Texas’s population boom over the past 10 years or so is well-known and well-documented, as is that of the Austin-Round Rock metro area (which is centered around the city of Austin but encompasses parts of five counties). Many experts, including Texas state demographer at the University of Texas San Antonio Lloyd Potter, attribute the influx of new residents to the state’s “resilient economy and relatively affordable housing.” The Austin Business Journal’s Will Anderson similarly credits local growth to factors ranging from the city’s “lower cost of living compared with the East and West coasts to its bustling jobs market.”
When it comes to minimum-wage workers, however, the picture is a little less rosy. (Minimum wage throughout the state, you might remember, is $7.25/hour.) According to a 2018 Out of Reach report by the National Low-Income Housing Coalition, the annual income needed to afford a studio apartment at fair market rent in the Austin-Round Rock metro area is $34,400.
A person the earning minimum hourly wage would need to work 91 hours per week to afford that space; a one-bedroom home (at $812/month) would require working 109 hours/week, and a two-bedroom would require 133 hours per week (an average of 19 hours per day in a seven-day week, so we’re getting into the realm of the theoretical here).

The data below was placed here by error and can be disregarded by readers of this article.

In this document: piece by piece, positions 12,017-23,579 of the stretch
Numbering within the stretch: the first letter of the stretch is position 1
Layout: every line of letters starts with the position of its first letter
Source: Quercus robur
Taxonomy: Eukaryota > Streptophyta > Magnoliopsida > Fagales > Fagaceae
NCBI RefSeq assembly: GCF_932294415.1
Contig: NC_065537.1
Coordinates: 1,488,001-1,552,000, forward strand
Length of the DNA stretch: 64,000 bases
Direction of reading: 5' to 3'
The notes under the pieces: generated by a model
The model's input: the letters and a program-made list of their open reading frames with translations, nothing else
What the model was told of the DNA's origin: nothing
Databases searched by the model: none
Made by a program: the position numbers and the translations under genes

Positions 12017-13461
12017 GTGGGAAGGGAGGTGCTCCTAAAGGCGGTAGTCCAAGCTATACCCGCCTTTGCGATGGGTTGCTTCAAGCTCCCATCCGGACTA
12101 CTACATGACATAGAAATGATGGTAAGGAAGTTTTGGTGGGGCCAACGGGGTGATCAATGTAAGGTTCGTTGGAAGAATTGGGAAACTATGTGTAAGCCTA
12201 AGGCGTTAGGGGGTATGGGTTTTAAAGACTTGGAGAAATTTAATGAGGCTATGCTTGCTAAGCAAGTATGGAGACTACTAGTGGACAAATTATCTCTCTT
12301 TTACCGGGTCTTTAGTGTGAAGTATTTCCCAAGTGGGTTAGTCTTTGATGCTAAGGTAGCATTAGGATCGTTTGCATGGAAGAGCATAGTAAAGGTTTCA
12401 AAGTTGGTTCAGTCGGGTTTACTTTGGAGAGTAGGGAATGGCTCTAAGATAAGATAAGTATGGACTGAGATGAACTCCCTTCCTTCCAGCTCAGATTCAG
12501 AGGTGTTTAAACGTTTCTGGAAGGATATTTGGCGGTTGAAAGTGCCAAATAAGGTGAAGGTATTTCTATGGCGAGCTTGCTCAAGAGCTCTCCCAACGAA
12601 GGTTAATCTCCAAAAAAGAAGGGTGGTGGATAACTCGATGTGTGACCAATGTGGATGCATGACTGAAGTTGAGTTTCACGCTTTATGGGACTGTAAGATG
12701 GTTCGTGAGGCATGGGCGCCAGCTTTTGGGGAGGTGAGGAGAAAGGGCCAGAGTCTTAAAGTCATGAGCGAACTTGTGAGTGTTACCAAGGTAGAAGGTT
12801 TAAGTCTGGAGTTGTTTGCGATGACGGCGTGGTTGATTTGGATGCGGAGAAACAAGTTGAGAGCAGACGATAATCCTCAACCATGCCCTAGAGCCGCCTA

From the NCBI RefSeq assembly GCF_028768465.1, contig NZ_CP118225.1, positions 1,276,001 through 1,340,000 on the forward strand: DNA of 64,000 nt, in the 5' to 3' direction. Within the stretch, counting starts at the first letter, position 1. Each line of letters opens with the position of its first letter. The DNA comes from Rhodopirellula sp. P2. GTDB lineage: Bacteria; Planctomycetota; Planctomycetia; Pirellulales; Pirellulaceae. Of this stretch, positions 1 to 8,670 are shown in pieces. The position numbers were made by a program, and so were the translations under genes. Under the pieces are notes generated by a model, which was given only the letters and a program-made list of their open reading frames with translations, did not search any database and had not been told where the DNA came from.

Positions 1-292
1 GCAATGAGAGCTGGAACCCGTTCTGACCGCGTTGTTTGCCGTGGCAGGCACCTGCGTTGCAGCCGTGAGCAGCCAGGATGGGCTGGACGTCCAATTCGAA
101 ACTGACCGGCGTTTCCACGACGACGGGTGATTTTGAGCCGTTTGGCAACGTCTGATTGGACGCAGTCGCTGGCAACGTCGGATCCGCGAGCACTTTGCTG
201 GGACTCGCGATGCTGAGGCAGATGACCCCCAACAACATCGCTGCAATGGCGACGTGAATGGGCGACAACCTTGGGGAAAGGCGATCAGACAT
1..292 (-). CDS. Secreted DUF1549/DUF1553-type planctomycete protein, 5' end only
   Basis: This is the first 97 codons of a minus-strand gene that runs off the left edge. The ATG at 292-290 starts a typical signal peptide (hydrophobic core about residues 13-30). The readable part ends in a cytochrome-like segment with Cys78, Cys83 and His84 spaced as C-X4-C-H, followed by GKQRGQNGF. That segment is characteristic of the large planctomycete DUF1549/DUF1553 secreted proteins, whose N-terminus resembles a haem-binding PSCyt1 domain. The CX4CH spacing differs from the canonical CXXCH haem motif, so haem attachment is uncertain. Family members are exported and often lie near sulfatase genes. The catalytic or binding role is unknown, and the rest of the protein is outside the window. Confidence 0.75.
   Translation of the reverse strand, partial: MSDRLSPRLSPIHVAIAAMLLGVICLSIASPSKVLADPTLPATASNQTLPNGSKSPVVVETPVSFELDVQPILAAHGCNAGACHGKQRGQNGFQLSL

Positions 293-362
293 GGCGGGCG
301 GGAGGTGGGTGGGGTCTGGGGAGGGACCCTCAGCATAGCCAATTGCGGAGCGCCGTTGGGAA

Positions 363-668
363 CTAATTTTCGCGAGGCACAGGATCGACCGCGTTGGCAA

The mean wage for renters in the metro area, $19.14 per hour, is of course much higher than the state’s minimum; nevertheless, that rate requires working more than 40 hours per week for anything larger than a studio, according to the report. (The study also finds that residents receiving Social Security payments, around $750/month, can afford to pay only $225/month in rent.)
For the typical renter, then, paying to live in a home larger than a studio requires either working more hours or spending more than a third of their incomes on housing (a commonly accepted standard for affordability). While feasible, that doesn’t leave a lot of wiggle room for unexpected expenditures or income loss.
All of this data adds up to something Austinites already know: It’s rough out there—especially if you make less than $20 per hour and/or receive no job benefits. If it’s any comfort, though, we’re not alone: It’s hard to find anywhere in the United States where wages keep up with housing costs.
• Texas Has Nation’s Largest Annual State Population Growth [Texas Data Center, United States Census Bureau, August 2017]
• Austin’s population keeps popping; Here’s how many people are added each day [Austin Business Journal]
• There Is No Affordable Housing in America [Splinter]